The priest droned on, a short passage from Micah had some questioning prophecy. Within the coffin we suspect Agnes too grew even more impatient, wanting final rest, wanting the party to begin, hating the tears. Later, with wine flowing, somewhere in the gray sky I imagine her knowing wink.
It is that moment when the moon is a glaring crescent, slowly engulfed by the impending night — when the few clouds give out their fading glow In the jaundiced light of the sodium arc street lamp.- It nestles the curb — at first a small bird — when touched, a twisted piece of root
I want to walk into the weed-strewn aging cemetery, stand in the shadow of the expressway, peel the uncut grass from around her head- stone. I remember her arthritic hands clutching mine, in her dark, morgueish apartment, smelling of vinyl camphor borsht I saw her last in a hospital bed where they catalog and store those awaiting death, stared at the well-tubed skeleton barely indenting starched white sheets. She smiled wanly and whispershouted my name — I held my ground unable to cross the river of years unwilling to touch her outstretched hand. She had no face then, no face now, only an even fainter smell of age of camphor of lilac of must
Next to the polished headstone lies a small, twisted root. I wish it were a bird, I could place gently on the lowest branch of the old maple that oversees her slow departure.
First appeared in Legal Studies Forum, Vol. 30, No. 1-2, 2006 and in The Right to Depart, Plainview Press, 2008.
He cannot be certain when he lost it. He isn’t even sure where he lost it. He knew he had it, had it for years, and then, once when he looked for it, it was nowhere to be found. He wasn’t all that upset at the loss. It was more that it was familiar, that he was accustomed to it, not that it had in intrinsic or extrinsic value. In fact, he had already replaced it the moment he noticed it was missing. Still he couldn’t help but wonder where it had gone, and why he hadn’t noticed its loss at the moment it occurred. Or had he? But ego could be like that, and it was comforting to know the replacements were stacked up and waiting.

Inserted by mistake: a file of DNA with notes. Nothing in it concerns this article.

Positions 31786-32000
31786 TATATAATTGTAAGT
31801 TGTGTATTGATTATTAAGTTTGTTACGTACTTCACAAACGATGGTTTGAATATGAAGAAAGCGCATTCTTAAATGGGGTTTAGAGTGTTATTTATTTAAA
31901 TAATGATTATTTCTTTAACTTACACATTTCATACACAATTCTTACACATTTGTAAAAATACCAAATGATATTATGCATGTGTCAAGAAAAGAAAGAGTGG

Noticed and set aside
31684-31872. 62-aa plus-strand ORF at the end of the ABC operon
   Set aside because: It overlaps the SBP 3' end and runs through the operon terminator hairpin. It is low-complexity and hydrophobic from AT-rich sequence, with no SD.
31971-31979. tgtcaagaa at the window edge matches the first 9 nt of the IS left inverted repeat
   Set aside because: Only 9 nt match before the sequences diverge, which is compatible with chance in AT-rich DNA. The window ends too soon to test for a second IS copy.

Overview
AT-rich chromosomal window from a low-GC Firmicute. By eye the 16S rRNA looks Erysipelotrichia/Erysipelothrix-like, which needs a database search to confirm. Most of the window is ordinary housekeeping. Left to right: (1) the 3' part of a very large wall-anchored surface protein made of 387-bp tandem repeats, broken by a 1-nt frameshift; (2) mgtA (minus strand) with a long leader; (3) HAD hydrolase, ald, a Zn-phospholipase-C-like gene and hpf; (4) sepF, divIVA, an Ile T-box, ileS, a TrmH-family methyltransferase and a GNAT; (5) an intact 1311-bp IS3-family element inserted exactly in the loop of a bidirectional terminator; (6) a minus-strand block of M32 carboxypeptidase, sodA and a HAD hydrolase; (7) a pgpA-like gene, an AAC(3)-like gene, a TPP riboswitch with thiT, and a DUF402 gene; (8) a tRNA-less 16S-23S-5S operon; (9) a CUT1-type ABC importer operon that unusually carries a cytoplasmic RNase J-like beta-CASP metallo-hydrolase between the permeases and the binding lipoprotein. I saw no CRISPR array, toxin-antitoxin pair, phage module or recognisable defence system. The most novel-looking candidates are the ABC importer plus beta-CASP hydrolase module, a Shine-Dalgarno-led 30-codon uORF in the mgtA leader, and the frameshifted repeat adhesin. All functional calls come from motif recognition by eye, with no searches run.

He lies on the steam grate under a thin blanket and plastic garbage bags, sleeping soundly lulled by vibrations of a passing car, back to the Ellipse and grand white house, oblivious to footfalls of tourists and joggers. Steam seeps upward through his tattered clothes, he is back in-country, lying at the fringe of the jungle, awash in sounds, neat cast up from furnace earth, cutting through fatigues and the heavy canvas and steel toes of the boots, into skin, to pool on muscles held taut, twitching at the first heard whoop of chopper blades or stirring of branches and flora in still summer air which hangs, a shroud. Sun rises slowly, bathing the obelisk in a faint peach glow, he rolls, crushing the fading, wrinkled photo of three boys lost, from a different world, standing in beer soaked mirth, leaning on rifles. One night, trees oozed forth shadows, black angels, and his hand resting in a pool of blood and viscera with whom he had roamed the bars of Saigon and Bangkok, invincible knights before their armor turned to rust.
It is far less a matter of space for we have that in profusion if mostly always beyond reach, but unnecessary anyway given our pervasive fear of being alone while always trying to define our particular uniqueness. The universe has a vastness we can never hope to grasp and so we turn inward, where space is constrained, and we can imagine impenetrable borders that exist solely within the mind. But the dimension that gives rise to fear and loathing is time, for it despite its vastness, is always finite and always, in our deluded eyes shrinking as the universe expands, and we know there is a point when time becomes a deathly singularity.
The universe is more vast than we could begin to contemplate forty billion galaxies of forty billions stars, thrust out a child, an aged one bent by time mothers with children in tow, giants standing above with names belying their stature. Sitting here, pen in hand it is comforting to know there is another, and another stretching infinitely, secure in their uniqueness, in the shadow of their suns, casting words into the void.